Seeing as all our travel plans this year (and the next…?) have been put on hold, to ease the wanderlust I’ll post throwback photos every week from our past trips. Join me as I travel from my sofa!
There are oranges almost everywhere in Seville, or at least, in the places tourists like the Hub and me frequented. There are trees heavy with orange fruit, fallen oranges on the ground, oranges accidentally squashed underfoot, mouldy oranges, oranges not yet quite ripe.
However temptingly orange and Sunkist-like the fruit looked, the general advice was not to pick one up and eat it. Notice the locals don’t do that either? That’s because Seville oranges are bitter. The British actually use it to make their beloved marmalade. So, we just contented ourselves with deep breaths of the fresh citrus-scented air.
In Seville we took long, leisurely walks all over the city. It was small and compact, and the number of “must-sees” was just right for a short weekend break. Unlike other European cities we had been to, we didn’t feel as pressured to be out and about all the time, and we even had time for a siesta in the afternoons.
We managed to get one of seven lovely rooms at a small hotel on Calle Zaragoza. The breakfast at the Taberna restaurant was exceptional – fresh squeezed orange juice, hot baked bread with sweet olive oil for dipping, coffee with kick, and slices of Jamón Serrano.
The hotel was within walking distance of the Seville Cathedral, the largest Christian church in the world. The cathedral’s towering Gothic arches allow the building interior to have a temperature markedly different from the outside – inside it was cool and perfect for muni-muni (deep thinking).
While we were there, we also climbed up the cathedral bell tower, also known as La Giralda. It had fantastic rooftop views of the city. The climb was made easier by the fact that it was a ramp rather than steps, the original design being intended for men on horseback. It was still quite steep though.
In Barcelona, bull-fighting had been banned since the year before our trip. I’m not too sure about Seville, but when we were there the season hadn’t started yet so we just went to the Plaza de Toros de la Maestranza for the tour and a visit to the museum. I’ve never seen a bullfight before– and I’m not too sure I want to.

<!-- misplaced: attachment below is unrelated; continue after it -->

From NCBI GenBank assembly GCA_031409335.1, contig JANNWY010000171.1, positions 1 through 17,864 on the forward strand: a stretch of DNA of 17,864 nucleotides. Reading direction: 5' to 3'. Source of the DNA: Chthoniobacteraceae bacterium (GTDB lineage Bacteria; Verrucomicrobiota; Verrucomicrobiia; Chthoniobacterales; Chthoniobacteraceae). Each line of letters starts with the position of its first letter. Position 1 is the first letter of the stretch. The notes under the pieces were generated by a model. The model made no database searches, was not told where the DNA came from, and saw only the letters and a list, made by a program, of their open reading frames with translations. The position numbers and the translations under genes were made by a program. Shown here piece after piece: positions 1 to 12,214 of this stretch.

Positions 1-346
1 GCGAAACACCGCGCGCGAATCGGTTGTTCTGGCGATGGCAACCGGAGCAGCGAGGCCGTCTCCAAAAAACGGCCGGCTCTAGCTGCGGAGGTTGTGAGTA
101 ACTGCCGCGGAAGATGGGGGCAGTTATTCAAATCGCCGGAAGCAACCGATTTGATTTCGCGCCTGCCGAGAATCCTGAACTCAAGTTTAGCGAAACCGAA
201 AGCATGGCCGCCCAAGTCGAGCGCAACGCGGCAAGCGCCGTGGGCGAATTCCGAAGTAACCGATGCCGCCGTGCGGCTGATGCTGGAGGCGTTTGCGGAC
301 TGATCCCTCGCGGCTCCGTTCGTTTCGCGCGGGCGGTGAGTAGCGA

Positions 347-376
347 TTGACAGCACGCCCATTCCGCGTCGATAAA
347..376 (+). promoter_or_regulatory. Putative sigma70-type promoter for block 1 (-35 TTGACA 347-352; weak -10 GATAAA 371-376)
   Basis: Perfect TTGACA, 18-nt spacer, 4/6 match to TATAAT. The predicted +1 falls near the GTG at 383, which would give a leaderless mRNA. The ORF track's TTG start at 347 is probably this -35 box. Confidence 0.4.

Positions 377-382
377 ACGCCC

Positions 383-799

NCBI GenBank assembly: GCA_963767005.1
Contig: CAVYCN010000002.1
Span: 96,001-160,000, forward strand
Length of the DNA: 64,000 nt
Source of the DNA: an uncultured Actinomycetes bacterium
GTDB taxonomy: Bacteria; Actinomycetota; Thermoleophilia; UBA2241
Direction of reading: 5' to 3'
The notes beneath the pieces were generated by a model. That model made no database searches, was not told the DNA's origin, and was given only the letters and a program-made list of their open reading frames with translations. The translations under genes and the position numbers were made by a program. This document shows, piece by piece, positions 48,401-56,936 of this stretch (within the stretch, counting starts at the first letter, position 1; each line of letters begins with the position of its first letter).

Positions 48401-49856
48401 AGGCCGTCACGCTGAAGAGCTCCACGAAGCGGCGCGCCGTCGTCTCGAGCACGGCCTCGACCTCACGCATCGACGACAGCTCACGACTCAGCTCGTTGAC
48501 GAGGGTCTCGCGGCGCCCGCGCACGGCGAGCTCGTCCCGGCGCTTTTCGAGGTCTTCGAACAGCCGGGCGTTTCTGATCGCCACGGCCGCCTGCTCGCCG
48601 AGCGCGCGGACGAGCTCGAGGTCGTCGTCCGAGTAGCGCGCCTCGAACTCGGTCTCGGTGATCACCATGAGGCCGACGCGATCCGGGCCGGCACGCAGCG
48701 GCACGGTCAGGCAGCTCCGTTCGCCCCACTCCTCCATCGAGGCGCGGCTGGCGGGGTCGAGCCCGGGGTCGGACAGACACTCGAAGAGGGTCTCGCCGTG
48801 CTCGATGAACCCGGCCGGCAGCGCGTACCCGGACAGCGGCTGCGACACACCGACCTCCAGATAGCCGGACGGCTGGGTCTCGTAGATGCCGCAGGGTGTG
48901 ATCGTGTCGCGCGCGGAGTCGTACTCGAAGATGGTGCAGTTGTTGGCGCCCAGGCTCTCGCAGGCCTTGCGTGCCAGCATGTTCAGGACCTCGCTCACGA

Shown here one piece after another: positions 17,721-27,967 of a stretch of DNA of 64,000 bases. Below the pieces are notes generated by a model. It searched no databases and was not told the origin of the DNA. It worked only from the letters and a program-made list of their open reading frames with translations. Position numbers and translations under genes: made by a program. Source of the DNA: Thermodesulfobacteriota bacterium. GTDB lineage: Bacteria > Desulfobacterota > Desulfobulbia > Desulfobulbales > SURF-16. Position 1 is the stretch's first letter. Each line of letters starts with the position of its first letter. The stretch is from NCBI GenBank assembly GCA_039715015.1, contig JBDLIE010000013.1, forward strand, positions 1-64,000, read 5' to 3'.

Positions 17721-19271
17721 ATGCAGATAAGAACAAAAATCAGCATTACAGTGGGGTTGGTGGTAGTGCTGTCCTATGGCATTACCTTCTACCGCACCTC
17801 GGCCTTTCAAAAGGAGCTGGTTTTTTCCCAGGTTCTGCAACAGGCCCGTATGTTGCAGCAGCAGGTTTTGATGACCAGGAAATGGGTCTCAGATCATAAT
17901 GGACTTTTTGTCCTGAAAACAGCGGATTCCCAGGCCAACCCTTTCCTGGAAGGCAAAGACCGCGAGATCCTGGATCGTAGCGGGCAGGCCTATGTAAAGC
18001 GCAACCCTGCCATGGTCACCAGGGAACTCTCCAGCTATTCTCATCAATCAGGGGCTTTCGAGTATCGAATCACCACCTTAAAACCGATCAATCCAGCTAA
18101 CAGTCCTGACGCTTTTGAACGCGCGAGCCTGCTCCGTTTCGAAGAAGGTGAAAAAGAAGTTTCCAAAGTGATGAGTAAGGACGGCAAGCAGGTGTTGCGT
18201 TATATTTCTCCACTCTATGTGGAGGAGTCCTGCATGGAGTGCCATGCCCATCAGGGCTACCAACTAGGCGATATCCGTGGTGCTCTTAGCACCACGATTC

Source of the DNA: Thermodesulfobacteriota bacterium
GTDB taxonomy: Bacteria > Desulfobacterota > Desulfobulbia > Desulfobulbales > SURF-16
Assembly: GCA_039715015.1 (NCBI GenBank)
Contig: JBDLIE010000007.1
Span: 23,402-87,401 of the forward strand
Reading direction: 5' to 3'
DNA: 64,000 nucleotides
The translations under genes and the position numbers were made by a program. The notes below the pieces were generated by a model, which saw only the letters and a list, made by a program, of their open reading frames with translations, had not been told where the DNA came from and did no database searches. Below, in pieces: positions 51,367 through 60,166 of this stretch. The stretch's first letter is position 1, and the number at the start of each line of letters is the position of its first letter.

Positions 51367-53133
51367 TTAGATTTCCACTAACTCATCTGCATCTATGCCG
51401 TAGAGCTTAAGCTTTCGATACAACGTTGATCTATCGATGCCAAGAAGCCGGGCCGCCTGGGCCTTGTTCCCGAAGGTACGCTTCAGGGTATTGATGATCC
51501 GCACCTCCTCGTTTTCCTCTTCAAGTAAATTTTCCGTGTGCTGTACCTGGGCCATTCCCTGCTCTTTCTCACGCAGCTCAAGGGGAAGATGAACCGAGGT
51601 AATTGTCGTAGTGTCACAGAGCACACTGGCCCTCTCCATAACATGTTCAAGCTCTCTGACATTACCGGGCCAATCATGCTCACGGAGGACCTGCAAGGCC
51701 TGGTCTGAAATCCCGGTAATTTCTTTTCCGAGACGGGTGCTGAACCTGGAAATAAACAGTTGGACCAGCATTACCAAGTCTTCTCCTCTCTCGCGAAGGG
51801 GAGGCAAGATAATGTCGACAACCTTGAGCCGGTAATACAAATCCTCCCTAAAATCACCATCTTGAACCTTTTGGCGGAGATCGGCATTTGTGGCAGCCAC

We toured the usual spots in Seville – the Real Alcazar, a luxurious Moorish palace with intricate designs on the walls and ceilings, the Plaza de España, a lovely square that was apparently used in a Star Wars film for its other-worldly feel, the Casa de Pilatos, a well-preserved urban mansion that reminded me of old Spanish-era houses in the Philippines.
Seville was the first Spanish city we had been to, so we were really keen on seeing authentic flamenco dancing. Walking around the back-streets we chanced upon a small, cosy theatre on Calle Alvarez Quintero. The flamenco show started at 9pm and costed a mere €17 back then (€15 if you’re 26 years old and below). We were treated to passionate (in the guy’s case, the hip-swaying, furrowed-brow crooning, really intense kind of passionate) flamenco dancing and singing. Eyes closed one could easily imagine oneself walking in a fruit-laden courtyard, bathed in red-orange hues in the style of Vicky Cristina Barcelona, or eating tapas on a rustic table in a small whitewashed kitchen.
Then again, I could be over-romanticising things.
We made a side trip to the Archivo de Indias, a library of documents related to the Spanish colonization of the New World. The building itself was built in 1598. I wanted to go see if there was anything about the Philippines in there.
We watched a short video presentation about the history of the building itself and the neglect it experienced – apparently, at some point it even became a halfway house for the homeless. It’s been renovated extensively since. The day of our visit, the exhibit was mainly about Latin American colonies. The only mention of the Philippines was a tiny dot on an old brown map exhibited behind glass.
Sometimes, I catch myself talking casually about difficult times in world history and feel an odd twinge of guilt. My colleagues in a previous workplace included a British national and an Argentinian. I recall discussing colonies and empires with them over our lunch breaks. (It was the Argentinian who asked me if I ever felt upset about having to apply for a Schengen visa, given we were colonised by the Spanish for centuries. According to him, we should get a free pass since the Philippines was practically a part of Spain. Suffice it to say, a lunch hour was not enough for that conversation.)
I’ve mentioned how much I liked grocery stores in a previous post. Same thing goes when we travel; we make it a point to stop by one in the places we visit. I feel that I get a glimpse into a country’s culture by looking at what they buy. I also find we have more in common than we think.
Anyway, we found these biscuits in the store we went to:
The Filipinos biscuits were doughnut-shaped, and came in milk chocolate or white chocolate flavours. It had either a light-coloured biscuit inside (similar to rosquillos biscuits in the Philippines, except Filipinos biscuits didn’t have scalloped edges) or a dark-coloured biscuit.
I remember reading about these Filipinos biscuits many years ago in the Inquirer when some congressmen thought the name an insult (note these biscuits have been in the market for over 40 years). The foreign secretary at that time, Domingo Siazon, attempted to counter the protest by noting that Austrians do not complain that small sausages are called “Vienna sausages.” (How about Belgian waffles, Hawaiian burgers, French toast?)
Names aside, it was a tasty biscuit.
Think critically dear readers,